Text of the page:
This is as far away from urban fantasy as you can get, which is what made it appeal to me. Zinzi December lives in Zoo City, a slum for criminals, easily identified by the animal familiars emotionally/psychologically bonded to them. The creatures are manifestations of their guilt, though not necessarily their culpability. Somewhere along the way, we eventually learn that Zinzi’s sloth is the result of her guilt over her brother’s death that she did not seem to have caused, which makes it a little difficult to understand why she was imprisoned in the first place.
Zinzi has a talent for finding lost things but the first client in the story ends up brutally murdered and Zinzi is suspected. Only, that is not the main story line. In fact, the story walks away from this entirely and I had to go back to see if I actually had skimmed pages without intending to. But nope. Apparently, we’ve moved on to Zinzi finding a lost pop star despite her usual refusal to track people.
Where things go from there, well, I’m curious, but not enough to continue for now. I also have issue with the writing style, which contains a lot of local (Johannesburg) vernacular that is difficult to comprehend as the context rarely offers clarity beyond a word being an obvious insult, in some cases.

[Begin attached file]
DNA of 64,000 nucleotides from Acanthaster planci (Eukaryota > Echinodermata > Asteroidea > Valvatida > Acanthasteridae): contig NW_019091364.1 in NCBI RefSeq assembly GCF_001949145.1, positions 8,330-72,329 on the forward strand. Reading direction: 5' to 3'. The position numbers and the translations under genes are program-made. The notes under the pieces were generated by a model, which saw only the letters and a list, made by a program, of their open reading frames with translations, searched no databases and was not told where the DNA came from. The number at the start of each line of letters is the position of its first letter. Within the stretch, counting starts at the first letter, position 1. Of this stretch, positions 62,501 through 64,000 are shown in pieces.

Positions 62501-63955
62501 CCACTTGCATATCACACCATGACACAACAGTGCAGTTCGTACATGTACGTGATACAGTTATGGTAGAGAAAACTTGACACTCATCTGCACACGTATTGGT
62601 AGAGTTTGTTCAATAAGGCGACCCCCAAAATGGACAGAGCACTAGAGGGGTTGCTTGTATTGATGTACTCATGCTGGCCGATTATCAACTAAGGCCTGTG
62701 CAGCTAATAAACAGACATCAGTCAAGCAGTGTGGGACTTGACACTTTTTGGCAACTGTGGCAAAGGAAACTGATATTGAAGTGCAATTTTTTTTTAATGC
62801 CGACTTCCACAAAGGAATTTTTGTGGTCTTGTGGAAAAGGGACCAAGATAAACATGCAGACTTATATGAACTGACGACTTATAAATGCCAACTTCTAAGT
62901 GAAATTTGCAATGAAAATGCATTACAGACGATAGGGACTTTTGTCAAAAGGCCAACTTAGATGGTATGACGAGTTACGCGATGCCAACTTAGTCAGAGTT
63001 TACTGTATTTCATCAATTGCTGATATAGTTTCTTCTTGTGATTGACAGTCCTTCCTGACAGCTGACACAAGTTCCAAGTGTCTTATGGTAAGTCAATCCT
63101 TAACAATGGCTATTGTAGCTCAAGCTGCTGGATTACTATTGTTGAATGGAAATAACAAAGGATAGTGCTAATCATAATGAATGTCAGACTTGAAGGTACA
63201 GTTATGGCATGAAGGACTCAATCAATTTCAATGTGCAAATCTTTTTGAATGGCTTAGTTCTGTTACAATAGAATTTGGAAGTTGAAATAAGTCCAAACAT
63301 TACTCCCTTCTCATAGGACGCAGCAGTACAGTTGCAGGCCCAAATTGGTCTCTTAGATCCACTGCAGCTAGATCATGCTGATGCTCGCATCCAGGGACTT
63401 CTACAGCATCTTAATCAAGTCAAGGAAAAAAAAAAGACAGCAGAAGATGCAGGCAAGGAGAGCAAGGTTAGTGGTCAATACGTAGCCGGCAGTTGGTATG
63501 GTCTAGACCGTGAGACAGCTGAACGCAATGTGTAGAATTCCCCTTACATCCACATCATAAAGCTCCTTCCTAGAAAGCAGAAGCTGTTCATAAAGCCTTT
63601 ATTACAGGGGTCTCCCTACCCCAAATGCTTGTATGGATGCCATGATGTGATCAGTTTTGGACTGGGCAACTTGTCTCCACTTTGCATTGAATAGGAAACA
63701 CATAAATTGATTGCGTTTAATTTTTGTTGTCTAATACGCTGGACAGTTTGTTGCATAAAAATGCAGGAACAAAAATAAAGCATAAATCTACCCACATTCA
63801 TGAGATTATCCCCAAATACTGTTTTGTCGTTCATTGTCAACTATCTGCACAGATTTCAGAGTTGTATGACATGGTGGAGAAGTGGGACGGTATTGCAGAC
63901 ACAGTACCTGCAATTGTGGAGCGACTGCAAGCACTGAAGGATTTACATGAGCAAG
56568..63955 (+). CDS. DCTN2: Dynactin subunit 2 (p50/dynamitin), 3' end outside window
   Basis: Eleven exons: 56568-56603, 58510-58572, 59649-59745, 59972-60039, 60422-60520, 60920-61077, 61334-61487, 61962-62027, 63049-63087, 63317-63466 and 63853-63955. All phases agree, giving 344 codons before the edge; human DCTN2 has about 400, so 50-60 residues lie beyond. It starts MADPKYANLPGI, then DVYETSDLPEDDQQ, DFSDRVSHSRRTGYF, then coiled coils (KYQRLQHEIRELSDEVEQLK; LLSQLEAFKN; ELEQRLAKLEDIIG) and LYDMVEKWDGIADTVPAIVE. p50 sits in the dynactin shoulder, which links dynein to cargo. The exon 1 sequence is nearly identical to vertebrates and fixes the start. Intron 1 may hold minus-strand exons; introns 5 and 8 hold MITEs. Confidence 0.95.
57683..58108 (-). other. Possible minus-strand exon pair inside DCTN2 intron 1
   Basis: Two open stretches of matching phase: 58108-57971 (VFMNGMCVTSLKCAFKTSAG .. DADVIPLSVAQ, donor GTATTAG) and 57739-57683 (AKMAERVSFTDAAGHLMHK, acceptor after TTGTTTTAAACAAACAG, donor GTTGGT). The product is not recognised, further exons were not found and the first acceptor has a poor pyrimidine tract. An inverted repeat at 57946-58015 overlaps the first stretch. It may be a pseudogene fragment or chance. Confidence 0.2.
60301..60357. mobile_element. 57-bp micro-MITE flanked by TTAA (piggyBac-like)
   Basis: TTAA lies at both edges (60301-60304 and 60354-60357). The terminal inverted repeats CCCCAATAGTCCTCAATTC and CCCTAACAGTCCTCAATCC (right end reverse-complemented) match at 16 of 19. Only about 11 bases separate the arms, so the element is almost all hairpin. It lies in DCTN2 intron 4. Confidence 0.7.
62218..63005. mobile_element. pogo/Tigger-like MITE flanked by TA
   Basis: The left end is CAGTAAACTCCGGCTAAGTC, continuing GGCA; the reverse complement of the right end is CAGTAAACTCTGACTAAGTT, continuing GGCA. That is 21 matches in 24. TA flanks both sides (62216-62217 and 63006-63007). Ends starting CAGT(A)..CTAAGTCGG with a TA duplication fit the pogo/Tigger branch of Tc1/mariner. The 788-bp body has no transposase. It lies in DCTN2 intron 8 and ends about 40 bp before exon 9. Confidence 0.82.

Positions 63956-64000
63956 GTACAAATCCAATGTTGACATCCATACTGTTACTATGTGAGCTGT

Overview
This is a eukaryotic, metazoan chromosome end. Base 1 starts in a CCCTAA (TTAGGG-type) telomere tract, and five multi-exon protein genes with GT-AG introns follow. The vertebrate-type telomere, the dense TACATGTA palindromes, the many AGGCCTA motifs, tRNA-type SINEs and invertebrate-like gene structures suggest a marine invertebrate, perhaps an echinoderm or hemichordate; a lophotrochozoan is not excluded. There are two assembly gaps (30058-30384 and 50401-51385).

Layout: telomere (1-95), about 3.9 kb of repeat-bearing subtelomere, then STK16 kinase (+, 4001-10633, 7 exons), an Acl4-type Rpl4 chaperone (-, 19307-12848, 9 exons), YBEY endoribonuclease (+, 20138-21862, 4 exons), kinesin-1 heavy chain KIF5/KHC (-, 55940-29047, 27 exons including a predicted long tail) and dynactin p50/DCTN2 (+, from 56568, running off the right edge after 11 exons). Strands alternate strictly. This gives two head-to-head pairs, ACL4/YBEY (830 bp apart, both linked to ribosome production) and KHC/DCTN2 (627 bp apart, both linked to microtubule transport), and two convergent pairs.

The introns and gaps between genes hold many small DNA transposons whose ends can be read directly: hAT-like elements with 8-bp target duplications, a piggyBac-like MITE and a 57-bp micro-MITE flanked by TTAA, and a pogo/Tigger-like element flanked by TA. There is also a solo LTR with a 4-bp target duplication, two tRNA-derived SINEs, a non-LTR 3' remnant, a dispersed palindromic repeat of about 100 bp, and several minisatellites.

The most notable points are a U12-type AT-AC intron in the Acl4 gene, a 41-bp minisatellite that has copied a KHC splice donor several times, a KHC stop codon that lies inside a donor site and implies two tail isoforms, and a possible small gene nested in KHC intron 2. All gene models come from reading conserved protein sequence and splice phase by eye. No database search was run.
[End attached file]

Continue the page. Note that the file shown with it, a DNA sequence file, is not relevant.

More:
The Blind Assassin by Margaret Atwood
Reading The Handmaid’s Tale in highschool and recently rereading and loving it made me want to finally try out one of Atwood’s other books. Unfortunately, this one resulted in disappointment. I actually did finish The Blind Assassin, but I did skim a lot of pages. Or, I should say, I loved The Blind Assassin, but I skimmed the pages that weren’t telling that story. This is a story within a story and I loved how everything tied together, but got tired of the monologues surrounding the story of the blind boy and tongueless girl. I just wanted to read about the latter!
I love the movie Red Sonja. It’s a hunt-through-bargain-bins treasure that has been with me since the ‘80s, yet I’ve never read or even been inspired to read the comics. Until I learned that Gail Simone was going to be penning this issue (Does she have a thing for redheads?). This means no more excuses not to read about the metal bikini adventures of Red Sonja. It’s only fair, after recently checking out the other pulp fiction warrior princess, Dejah Thoris.
The book was introduced this Wednesday with six fantastic covers by female talents in the industry. These are my favourites, by Fiona Staples, Amanda Conner and Jenny Frison:
In a recent ComiXology interview, Gail Simone explained that this reboot presents a Sonja that is no longer the ice queen of the past. She’s still the woman that will kneel to no one, but earn her respect, and she will keep her promises. Save her from a captivity of fighting for her life everyday, then she’ll be willing to train your kingdom to defend themselves against a pending attack from a deadly enemy.